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Brain Res. 2007 Mar 16;1137(1):131-9. Epub 2006 Dec 29.

P3 latency shifts in the attentional blink: further evidence for second target processing postponement.

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Department of Developmental Psychology, University of Padova, Via Venezia 8, 35131 Padua, Italy.


A rapid serial visual presentation technique was used to display sequentially two targets, T1 and T2, and monitor P3 amplitude and latency variations associated with the attentional blink (AB) effect. A red T1 digit was embedded on each trial in a sequence of black letters. T2 was either masked by a trailing stimulus or not masked. T1 had to be identified on a proportion of trials, or ignored in other trials. T2 was the black letter 'E' on 20% of the trials, or any other non-'E' black letter in the other 80% of the trials. A delayed 'E' detection task was required at the end of each trial. An AB was observed when T1 had to be reported and T2 was masked. The AB effect was associated with a sizable amplitude reduction of the P3 component time locked to T2 onset. When T2 was not masked, no AB or P3 amplitude variations were observed. When T1 had to be reported, a delayed P3 peak latency was observed at short compared to long T1-T2 intervals. No effect of T1-T2 interval was observed on the T2-locked P3 peak latency when T1 could be ignored. Taken together these findings provide converging evidence in support of temporal attention models bridging behavior and electrophysiology that postulate a direct link between the cause of the AB effect and the sources of both amplitude and latency variations in the T2-locked P3 component.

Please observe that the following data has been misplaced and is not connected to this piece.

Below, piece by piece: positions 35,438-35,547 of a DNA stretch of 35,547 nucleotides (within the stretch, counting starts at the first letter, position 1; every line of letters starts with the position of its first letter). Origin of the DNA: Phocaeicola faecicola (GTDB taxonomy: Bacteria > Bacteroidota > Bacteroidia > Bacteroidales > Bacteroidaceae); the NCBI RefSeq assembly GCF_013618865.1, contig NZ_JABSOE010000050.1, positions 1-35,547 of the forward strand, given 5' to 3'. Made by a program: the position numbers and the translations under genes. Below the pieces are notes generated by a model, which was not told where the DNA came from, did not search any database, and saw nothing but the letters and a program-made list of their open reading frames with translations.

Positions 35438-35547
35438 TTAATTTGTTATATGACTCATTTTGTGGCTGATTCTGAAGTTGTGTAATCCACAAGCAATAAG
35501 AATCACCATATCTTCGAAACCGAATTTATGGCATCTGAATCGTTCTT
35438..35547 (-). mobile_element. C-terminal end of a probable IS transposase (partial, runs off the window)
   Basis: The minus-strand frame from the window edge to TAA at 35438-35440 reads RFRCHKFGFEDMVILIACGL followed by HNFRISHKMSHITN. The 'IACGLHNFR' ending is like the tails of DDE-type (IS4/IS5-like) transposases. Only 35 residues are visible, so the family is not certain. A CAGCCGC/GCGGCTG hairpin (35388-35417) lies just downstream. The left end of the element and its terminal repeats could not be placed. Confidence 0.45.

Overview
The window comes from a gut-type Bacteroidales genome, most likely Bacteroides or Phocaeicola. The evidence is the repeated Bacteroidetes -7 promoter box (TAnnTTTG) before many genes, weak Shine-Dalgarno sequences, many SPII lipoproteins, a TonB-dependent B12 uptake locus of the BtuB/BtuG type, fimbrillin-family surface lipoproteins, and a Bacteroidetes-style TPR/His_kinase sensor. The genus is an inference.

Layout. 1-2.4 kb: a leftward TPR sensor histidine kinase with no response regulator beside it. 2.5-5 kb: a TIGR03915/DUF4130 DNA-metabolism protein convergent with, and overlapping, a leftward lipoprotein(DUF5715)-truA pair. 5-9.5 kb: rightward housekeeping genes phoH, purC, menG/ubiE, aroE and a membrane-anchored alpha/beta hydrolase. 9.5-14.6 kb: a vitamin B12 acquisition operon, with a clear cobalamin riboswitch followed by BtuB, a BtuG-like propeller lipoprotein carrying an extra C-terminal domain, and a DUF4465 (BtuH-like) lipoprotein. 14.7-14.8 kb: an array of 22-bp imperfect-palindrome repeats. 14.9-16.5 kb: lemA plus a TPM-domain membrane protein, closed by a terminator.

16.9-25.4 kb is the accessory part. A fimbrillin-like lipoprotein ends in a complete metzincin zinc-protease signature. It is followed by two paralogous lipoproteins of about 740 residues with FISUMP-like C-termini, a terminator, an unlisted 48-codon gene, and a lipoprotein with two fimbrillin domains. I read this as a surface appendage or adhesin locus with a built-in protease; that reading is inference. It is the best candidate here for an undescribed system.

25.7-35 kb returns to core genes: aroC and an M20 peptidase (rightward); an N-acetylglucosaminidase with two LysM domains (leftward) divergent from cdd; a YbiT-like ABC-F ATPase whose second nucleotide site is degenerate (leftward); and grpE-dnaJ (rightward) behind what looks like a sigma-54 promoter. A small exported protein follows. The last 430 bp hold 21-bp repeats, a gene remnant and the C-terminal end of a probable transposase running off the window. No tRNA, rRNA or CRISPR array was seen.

[Indexed for MEDLINE]

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